The Case For Endorsing Nixon/Williams

Daniel C

Everyone agrees that our ultimate goal is building a mass leftist movement; not just getting elected officials into office. We should never confuse being in office with being in power. However, electoral work is crucial for creating the conditions under which our movement can grow and flourish. Cynthia Nixon’s governorship and Jumaane Williams’ Lt. governorship will open up the room to breathe that we desperately need. Under Cuomo’s tyranny, we are gasping for air. Another four years of Cuomo will significantly curb our ability to win concessions from capital to help the working-class, people of color, and LGBTQIA folks. If we can’t win, then we can’t build power, attract new active members, or grow our movement. AOC showed us that recruiting new members and putting socialism into the mainstream happens through victory. And this doesn’t just mean electoral victories. In addition to the bump that DSA would gain from a Nixon upset, her governorship would give us the ability to win far more in our local campaigns. A Nixon governorship would fundamentally alter the political landscape of New York state, disrupting the neoliberal status quo and shifting the balance of power in our favor. On this new political terrain, the wall that Cuomo represents will be lifted and we can march forward. If we are at the forefront of a movement that wins New Yorkers single-payer healthcare, universal rent control, and protection from the neoliberalization of education, people will take notice and see that we are the most powerful political force actively improving the lives of the oppressed. Under Cuomo, none of those advancements will happen. With Nixon, they can. As DSA racks up wins in healthcare, housing, education, mass incarceration, we can recruit new members, build our movement, and split open the cracks that are finally emerging in neoliberalism’s armor.

In our debates both in person and the NYC-DSA Facebook group, many have been concerned that our intervention would not significantly affect the race. But when Zephyr Teachout won 34% of the vote in 2014 (with far less attention than Nixon and in a pre-Bernie/AOC political atmosphere), she swept upstate, and was crushed in the city. The Bernie/Clinton 2016 primary proved this trend even more decisively. As our member Michael Kinnucan has pointed out, statewide elections can be won or lost in Brooklyn and the battle for the governor’s office will be waged on our own home turf, NYC. We occupy the central structural position of this race and failing to leverage it will be the loss of an indispensible opportunity. One of the primary concerns about a Nixon endorsement is that it could detract from the Julia Salazar campaign. But in addition to the fact that Julia herself has said that a Nixon/Williams endorsement would only benefit her campaign, we could easily integrate these campaigns by focusing our attention in Julia’s district and encouraging canvasees to vote for Cynthia and Jumaane in addition to Julia. This electoral campaign can also be integrated with the campaigns for our two city-wide priorities, healthcare and housing. Our main demands for these campaigns live or die with the governorship, so securing Nixon’s governorship should be seen as crucial to our success.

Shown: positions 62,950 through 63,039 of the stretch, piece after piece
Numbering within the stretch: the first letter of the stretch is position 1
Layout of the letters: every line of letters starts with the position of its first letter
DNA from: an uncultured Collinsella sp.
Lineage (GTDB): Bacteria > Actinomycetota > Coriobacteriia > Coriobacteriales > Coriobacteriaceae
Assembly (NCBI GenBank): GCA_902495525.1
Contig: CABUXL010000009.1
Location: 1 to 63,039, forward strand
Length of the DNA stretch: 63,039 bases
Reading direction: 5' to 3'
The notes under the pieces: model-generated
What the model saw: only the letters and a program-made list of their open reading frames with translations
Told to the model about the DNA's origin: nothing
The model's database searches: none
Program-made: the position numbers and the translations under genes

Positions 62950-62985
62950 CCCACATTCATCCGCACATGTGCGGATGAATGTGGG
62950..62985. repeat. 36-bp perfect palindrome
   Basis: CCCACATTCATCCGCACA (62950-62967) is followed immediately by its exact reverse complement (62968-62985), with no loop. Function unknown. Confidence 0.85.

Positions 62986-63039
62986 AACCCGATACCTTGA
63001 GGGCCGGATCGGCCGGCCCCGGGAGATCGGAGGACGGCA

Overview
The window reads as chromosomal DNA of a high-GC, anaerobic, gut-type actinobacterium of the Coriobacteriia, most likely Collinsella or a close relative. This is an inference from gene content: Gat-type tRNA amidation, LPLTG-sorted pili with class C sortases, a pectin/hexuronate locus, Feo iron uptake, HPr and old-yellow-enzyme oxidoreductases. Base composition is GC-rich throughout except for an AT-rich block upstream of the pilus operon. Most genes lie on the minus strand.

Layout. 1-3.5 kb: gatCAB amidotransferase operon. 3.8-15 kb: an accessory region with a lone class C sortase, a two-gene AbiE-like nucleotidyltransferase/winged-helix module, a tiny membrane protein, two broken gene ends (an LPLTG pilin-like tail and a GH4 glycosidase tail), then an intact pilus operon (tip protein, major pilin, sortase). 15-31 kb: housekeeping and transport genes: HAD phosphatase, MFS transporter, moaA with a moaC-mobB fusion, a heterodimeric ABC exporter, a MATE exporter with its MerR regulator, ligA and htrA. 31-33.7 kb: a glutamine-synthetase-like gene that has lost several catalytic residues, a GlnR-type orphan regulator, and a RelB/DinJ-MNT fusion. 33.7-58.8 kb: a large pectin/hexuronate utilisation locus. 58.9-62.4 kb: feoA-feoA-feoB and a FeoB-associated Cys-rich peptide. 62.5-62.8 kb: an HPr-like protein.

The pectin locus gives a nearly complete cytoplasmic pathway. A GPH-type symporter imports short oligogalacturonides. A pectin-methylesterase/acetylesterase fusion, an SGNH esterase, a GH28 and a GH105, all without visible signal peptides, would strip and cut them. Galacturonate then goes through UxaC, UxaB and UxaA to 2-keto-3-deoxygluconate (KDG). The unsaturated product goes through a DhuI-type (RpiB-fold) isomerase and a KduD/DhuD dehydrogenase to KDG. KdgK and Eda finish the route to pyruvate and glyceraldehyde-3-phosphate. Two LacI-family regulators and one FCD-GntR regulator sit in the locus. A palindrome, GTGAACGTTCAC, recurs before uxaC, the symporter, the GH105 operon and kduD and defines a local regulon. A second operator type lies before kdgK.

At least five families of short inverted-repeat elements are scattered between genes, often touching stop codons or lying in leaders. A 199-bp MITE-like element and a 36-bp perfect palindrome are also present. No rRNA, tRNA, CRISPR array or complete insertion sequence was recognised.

Cynthia and Jumaane might not represent our ultimate destination of democratic socialism. But it’s clear to me that they will open our path to it. DSA has the opportunity to be the best organized, most democratic, and most radical organization within a much larger movement in New York State fueled by voters’ disgust at both Trump and his neoliberal enablers in the Democratic Party. We have a unique opportunity to recruit, educate, and participate in a movement that may not present itself on the state level again for decades. Between AOC’s recent victory and a potential Sanders 2020 presidential run, democratic socialism is on the rise. If we don’t do everything in our power to continue this momentum, our vision of a revived American Left may instead become the re-entrenchment of our wretched neoliberal reality.